lecture review

lecture review

A literature review is a comprehensive summary of previous research on a topic. The literature review surveys scholarly articles, books, and other sources relevant to a particular area of research. The review should enumerate, describe, summarize, objectively evaluate and clarify this previous research. It should give a theoretical base for the research and help you (the author) determine the nature of your research. The literature review acknowledges the work of previous researchers, and in so doing, assures the reader that your work has been well conceived. It is assumed that by mentioning a previous work in the field of study, that the author has read, evaluated, and assimiliated that work into the work at hand.
A literature review creates a “landscape” for the reader, giving her or him a full understanding of the developments in the field. This landscape informs the reader that the author has indeed assimilated all (or the vast majority of) previous, significant works in the field into her or his research.

ReVIEW is Loughborough University’s lecture capture system. It allows you to record a teaching session, and make the recording available for students to view online through the LEARN platform.
ReVIEW allows for the simultaneous capture of audio, video and any computer application (including Microsoft PowerPoint) although by default, the recording includes only what is shown on the projector screen, and your voice. During a ReVIEW session, you have the option to pause the recording at any time if content is being explored which is not suitable to be captured. You also have the option to edit the video after the session, before the recording is made available to students.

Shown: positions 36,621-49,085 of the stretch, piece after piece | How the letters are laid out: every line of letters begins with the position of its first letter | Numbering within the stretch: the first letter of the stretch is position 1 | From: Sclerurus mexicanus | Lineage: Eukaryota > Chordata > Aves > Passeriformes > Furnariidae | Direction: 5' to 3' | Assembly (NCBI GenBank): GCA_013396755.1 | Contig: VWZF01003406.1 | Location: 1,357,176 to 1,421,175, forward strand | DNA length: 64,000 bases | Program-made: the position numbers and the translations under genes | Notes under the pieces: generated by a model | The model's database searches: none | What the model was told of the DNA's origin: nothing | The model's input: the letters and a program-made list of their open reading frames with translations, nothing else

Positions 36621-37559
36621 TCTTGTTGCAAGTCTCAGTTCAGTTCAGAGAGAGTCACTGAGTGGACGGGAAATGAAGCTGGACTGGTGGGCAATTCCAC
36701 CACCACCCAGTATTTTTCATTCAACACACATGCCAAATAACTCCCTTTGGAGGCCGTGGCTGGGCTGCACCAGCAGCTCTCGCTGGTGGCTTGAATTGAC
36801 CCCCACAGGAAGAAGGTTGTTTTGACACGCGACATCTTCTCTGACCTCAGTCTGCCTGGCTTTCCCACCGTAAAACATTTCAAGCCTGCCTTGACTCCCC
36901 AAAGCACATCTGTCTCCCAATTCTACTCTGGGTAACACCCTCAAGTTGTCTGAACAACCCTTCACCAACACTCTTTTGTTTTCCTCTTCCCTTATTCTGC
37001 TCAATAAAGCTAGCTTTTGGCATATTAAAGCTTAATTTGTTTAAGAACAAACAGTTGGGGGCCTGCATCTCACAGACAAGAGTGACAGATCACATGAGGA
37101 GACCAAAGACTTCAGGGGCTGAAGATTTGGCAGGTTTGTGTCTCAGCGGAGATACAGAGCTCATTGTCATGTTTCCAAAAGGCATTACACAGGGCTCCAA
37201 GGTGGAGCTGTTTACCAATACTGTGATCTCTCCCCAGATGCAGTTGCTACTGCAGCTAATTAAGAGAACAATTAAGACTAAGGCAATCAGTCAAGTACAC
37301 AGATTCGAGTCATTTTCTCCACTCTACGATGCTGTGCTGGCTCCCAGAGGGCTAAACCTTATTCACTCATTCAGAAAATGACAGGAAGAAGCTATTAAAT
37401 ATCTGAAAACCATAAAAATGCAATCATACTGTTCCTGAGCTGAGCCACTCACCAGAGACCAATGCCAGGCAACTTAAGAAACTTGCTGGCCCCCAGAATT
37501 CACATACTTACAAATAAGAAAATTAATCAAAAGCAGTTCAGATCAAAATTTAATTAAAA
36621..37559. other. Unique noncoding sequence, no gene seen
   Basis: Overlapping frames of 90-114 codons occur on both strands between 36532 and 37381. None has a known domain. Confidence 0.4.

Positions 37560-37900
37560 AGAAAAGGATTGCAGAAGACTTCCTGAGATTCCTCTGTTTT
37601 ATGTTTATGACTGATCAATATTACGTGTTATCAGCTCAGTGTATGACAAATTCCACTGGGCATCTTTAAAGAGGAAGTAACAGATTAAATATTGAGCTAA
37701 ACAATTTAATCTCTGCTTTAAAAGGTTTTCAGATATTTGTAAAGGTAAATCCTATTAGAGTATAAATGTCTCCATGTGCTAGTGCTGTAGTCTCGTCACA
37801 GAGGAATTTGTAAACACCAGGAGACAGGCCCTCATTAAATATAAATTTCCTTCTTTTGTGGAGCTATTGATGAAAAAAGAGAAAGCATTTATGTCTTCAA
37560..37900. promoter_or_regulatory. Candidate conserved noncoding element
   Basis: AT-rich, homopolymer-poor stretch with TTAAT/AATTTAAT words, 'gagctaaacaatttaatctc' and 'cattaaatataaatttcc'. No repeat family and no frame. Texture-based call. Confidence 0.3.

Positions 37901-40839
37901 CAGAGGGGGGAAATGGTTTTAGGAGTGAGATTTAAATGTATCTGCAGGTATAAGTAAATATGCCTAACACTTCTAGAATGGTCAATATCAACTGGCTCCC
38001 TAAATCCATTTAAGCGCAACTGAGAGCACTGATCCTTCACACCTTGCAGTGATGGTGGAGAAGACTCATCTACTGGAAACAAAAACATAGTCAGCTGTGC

Richard D. Lackman, MD FACS
Tae Won Kim, MD
Richard D. Lackman, MD FACS

Lecture review
In the spring 2019 semester, campus surveys were administered to faculty and students about lecture capture to help inform the committee:
In January 2019, the Provost approved a Lecture Capture Review process. A committee was formed with representatives from stakeholders, including every College, the Library, Walker Center for Teaching and Learning, and Information Technology. A subcommittee focusing on lecture capture policy was also formed.

The object of this lecture is to present an account of a technological development which has taken place within the last twenty years, from very simple beginnings founded largely on the pioneer high-pressure work of the late P. W. Bridgman, to a metal-forming process of considerable industrial interest. Extrusion, defined as the operation of producing rods, tubes and various complex sections by forcing a billet of metal through a suitable die with a ram, is a comparative newcomer among the industrial methods whereby metals are wrought into useful forms. It was first used to manufacture lead pipes, in the early eighteenth century, and for lead sheathing of electric cables about seventy years ago. The inventive genius of Alexander Dick, whose first patent was taken out in 1894, led to the use of hot extrusion for copper and its alloys and to the design of large machines with high throughput. Extrusion of steel has attained significance only within the past fifteen years.
This text was harvested from a scanned image of the original document using optical character recognition (OCR) software. As such, it may contain errors. Please contact the Royal Society if you find an error you would like to see corrected. Mathematical notations produced through Infty OCR.